Israel #3 is a Cardiologist, with 3 Pfizer vaccinations, that got COVID either at a professional meeting in London, or as he traveled back to Israel.
US #1 was vaccinated and recently returned to San Francisco from South Africa.
US #2 was vaccinated and recently returned to Minnesota from NYC.

That is obviously a small set. But it is enough to make me concerned that the reports are true that the vaccination may be less effective against catching this variant. However, all of the cases described were mild for the vaccinated patient, so maybe that's the silver lining.

BUT, it looks like one (unreviewed) study suggests Omicron gets past natural immunity more easily, causing higher reinfection rates:
Increased risk of SARS-CoV-2 reinfection associated with emergence of the Omicron variant in South Africa
Quote:Population-level evidence suggests that the Omicron variant is associated with substantial ability to evade immunity from prior infection. In contrast, there is no population-wide epidemiological evidence of immune escape associated with the Beta or Delta variants. This finding has important implications for public health planning, particularly in countries like South Africa with high rates of immunity from prior infection. Urgent questions remain regarding whether Omicron is also able to evade vaccine-induced immunity and the potential implications of reduced immunity to infection on protection against severe disease and death.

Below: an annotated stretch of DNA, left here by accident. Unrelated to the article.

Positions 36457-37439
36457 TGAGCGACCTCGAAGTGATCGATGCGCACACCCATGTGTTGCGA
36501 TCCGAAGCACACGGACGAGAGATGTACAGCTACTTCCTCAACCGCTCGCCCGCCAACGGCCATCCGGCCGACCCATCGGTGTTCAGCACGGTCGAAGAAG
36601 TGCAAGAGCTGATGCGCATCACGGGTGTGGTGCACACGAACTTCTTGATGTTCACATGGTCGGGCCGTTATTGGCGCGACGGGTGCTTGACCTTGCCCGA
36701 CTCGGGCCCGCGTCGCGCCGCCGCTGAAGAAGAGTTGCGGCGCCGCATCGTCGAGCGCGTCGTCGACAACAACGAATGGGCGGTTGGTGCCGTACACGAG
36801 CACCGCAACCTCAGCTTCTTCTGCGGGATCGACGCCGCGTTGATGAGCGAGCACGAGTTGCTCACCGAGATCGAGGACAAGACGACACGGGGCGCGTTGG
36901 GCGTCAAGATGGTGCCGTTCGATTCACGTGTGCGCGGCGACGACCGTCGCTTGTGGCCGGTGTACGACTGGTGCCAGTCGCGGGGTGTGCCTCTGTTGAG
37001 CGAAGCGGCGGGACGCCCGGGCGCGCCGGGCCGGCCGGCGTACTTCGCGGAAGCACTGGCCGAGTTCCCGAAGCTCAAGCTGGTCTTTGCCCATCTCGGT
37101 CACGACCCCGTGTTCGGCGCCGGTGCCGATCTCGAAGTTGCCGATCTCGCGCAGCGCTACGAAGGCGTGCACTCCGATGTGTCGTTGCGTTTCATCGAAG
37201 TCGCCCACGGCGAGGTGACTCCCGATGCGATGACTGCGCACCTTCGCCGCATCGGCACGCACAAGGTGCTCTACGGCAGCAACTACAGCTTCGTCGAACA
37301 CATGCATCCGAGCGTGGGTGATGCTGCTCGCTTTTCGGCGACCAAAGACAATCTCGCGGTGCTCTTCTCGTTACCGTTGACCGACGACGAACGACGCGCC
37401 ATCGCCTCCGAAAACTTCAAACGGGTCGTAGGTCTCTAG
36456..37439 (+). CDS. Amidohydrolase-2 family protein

By the way, I thought this was interesting from the article on US #1:
Quote:The suspect sample was confirmed overnight, with stunning speed. Chiu received the sample at 8 p.m. on Tuesday, then ran a very fast molecular test that looks for one of the variant’s mutations for the spike protein, called a spike “gene dropout.” The result, obtained in only two hours, signaled the possible detection of omicron — but it wasn’t conclusive.

Proof was obtained after sequencing of the viral genome with a pocket-sized tool made by Oxford Nanopore Technologies.

The lab was able to confirm the sample was omicron within five hours, and the entire genome was assembled within eight hours, Chiu said.

“So at 4 a.m. last night, we actually had assembled most of the genome, and we were able to conclusively demonstrate that this was, indeed, infection from the omicron variant,” Chiu said.
I think the fact that we are detecting Omicron in almost only vaccinated people in Europe and the US is the result of extreme selection bias. Some countries require full vaccination for entry. If not, being vaccinated makes things easier (by avoiding potential isolation requirements). Furthermore, I suspect that international travelers are far more likely to be vaccinated because they know that travel poses exposure risk.

It still underscores that some of the mutations may constitute "immune escape."